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Bryan Keane/INPHO Conor Whelan has been a standout performer for Galway in the opening stages of their Leinster SHC campaign.
# Star Man
The former Young Hurler of the Year steering Galway's ship in Canning's absence
Kinvara’s Conor Whelan has established himself as a real leader in Micheál Donoghue’s side.

AS WE HEAD for the third phase of the Leinster SHC, star forward Joe Canning will be on week 10 of his recovery.

His impending absence was signposted well in advance of the championship as he required surgery for the serious groin injury he picked up in Galway’s Division 1 semi-final against Waterford.

Given his already cemented status as a hurling legend, questions immediately followed about how Micheál Donoghue’s side would adjust to his temporary loss in attack.

Their first two outings in the Leinster championship have yielded a win and a draw as they prepare for their rest week ahead of a trip to Nowlan Park for a crunch tie against Kilkenny.

And in Kinvara forward Conor Whelan, Galway have uncovered a leader who can steady the ship before the Portumna star’s return.

Conor Whelan, Jason Flynn and Davey Glennon celebrate James Crombie / INPHO Conor Whelan celebrating Galway's All-Ireland final victory in 2017. James Crombie / INPHO / INPHO

The 2017 Young Hurler of the Year has been a cornerstone figure in the Galway attack since making a breakthrough to the senior ranks in 2015.

Good defensive work and a strong work ethic have always been hallmark traits of his game, as well as the orthodox skills of a lively forward.

And at 22 years of age, Whelan is using those tools to establish himself as a leader in the Galway team.

Alongside Conor Cooney, he was their joint top-scorer from play in their opening game of the Leinster round-robin series against Carlow.

Cooney finished with four scores [1-3] while Whelan picked off four points in what turned out to be a narrow win for the reigning provincial champions. 

He continued to impose his influence against Wexford last weekend, making five key contributions in the opening half, which included three points from play.

While many of the players were misfiring in the biting gales swirling around Pearse Stadium, Whelan was able to find his range and help Galway into a 0-10 0-4 advantage at the break.

Defensive Effort

With the clock approaching seven minutes, Wexford goalkeeper Mark Fanning opted to take a short puckout. He delivered a pass to Damien Reck who had Whelan for company out near the sideline.

The defender miscontrolled the ball slightly, allowing the Galway attacker to pounce. Whelan’s aggressive tackling was rewarded as referee Johnny Murphy punished Reck for over-carrying and signalled a free to Galway.

Whelan1 RTÉ Player Whelan's aggression RTÉ Player

Reck was forced to leave the field as a blood sub with a facial injury as a result of the clash, leading many to question whether Whelan was guilty of a head-high challenge.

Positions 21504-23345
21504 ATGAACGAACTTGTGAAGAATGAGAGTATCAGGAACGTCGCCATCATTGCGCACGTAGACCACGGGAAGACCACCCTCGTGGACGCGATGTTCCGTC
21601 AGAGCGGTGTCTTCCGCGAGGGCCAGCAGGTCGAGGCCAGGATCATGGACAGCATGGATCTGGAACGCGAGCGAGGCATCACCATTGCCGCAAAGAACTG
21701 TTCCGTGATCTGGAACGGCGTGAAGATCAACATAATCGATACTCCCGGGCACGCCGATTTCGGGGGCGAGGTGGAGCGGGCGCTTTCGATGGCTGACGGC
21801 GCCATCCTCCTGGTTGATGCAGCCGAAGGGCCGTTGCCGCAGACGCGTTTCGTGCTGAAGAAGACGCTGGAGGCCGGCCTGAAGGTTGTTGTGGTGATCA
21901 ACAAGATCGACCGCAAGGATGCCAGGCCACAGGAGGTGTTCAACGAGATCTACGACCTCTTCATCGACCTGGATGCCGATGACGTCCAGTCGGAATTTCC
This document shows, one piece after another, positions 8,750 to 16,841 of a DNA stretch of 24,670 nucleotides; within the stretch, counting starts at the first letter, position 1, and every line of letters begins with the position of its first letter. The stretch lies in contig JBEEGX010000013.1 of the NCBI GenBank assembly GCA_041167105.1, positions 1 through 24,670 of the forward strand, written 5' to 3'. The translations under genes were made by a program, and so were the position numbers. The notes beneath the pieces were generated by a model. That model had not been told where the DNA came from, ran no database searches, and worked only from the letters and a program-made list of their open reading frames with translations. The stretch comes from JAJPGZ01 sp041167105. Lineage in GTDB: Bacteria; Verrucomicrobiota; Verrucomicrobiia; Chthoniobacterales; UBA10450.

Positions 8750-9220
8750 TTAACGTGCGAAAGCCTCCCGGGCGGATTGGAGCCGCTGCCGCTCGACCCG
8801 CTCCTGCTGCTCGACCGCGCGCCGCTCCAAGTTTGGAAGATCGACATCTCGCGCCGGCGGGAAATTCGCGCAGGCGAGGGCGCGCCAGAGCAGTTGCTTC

Niall Burke missed the resultant free but Whelan’s turnover was an influential piece of play.

Whelan was alert to ambush a Wexford player once again in the 23rd minute, as he flicked the ball out of Kevin Foley’s grasp to reclaim possession. His intervention allowed Galway to launch another shot at the posts, but the relentless Salthill wind dragged the ball wide.

He also forced Wexford substitute Jack O’Connor to take too many steps with the ball shortly before the hour mark, an important turnover that took some of the momentum away from Davy Fitzgerald’s side who were starting to claw their way back into the game.

Big Game Moments 

Whelan won some crucial aerial battles against Wexford which resulted in scores for Galway.

His first point of the game arrived on eight minutes after he outmatched blood sub Shane Reck in the air to fetch a long Cathal Mannion delivery before turning and drilling the ball between the posts.

That point came at an important time as it pushed Galway into a 0-3 to 0-0 lead and really got their scoreboard moving after a spell of wayward shooting in the opening minutes.

Whelan excelled in the air once again in the 40th minute as he plucked the ball from a Padraic Mannion free that was taken from inside Galway’s half of the field.

Whelan 3 RTÉ Player Whelan excelling in the air. RTÉ Player

He secured a free for Galway in the process which Jason Flynn converted.

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Whelan’s second point of the afternoon was another big moment for the home side. After gathering the ball in the centre of the field, he judged the unpredictable wind perfectly to launch a long-range shot over the bar. 

Canning has been given a recovery window of 14-16 weeks, and it’s hoped he will be fit to return to the Galway fold in time for the Leinster final on 30 June.

Should they reach the decider again to go for three-in-a-row, his presence among the forwards will be a welcome sight.

His accuracy from dead ball situations has been missed. Flynn and Burke appear to be sharing that duty for now, but Canning is their settled free-taker and will surely be standing over the frees again when he returns.

Joe Canning Tommy Dickson / INPHO Joe Canning is getting closer to making his return. Tommy Dickson / INPHO / INPHO

Galway were unconvincing in their win over Carlow and relinquished a six-point lead to play out a draw against Wexford. They even trailed the visitors by a point at one stage.

With away ties against the Cats and Dublin still awaiting the Tribesmen in their remaining round-robin outings, they need leaders to steady the ship.

Whelan is certainly fulfilling that role and leading the charge at the moment.

Gavan Casey is joined by Murray Kinsella and Sean Farrell for a review of the 2018/19 season, and cast an eye forward to next year and the Rugby World Cup in Japan.:

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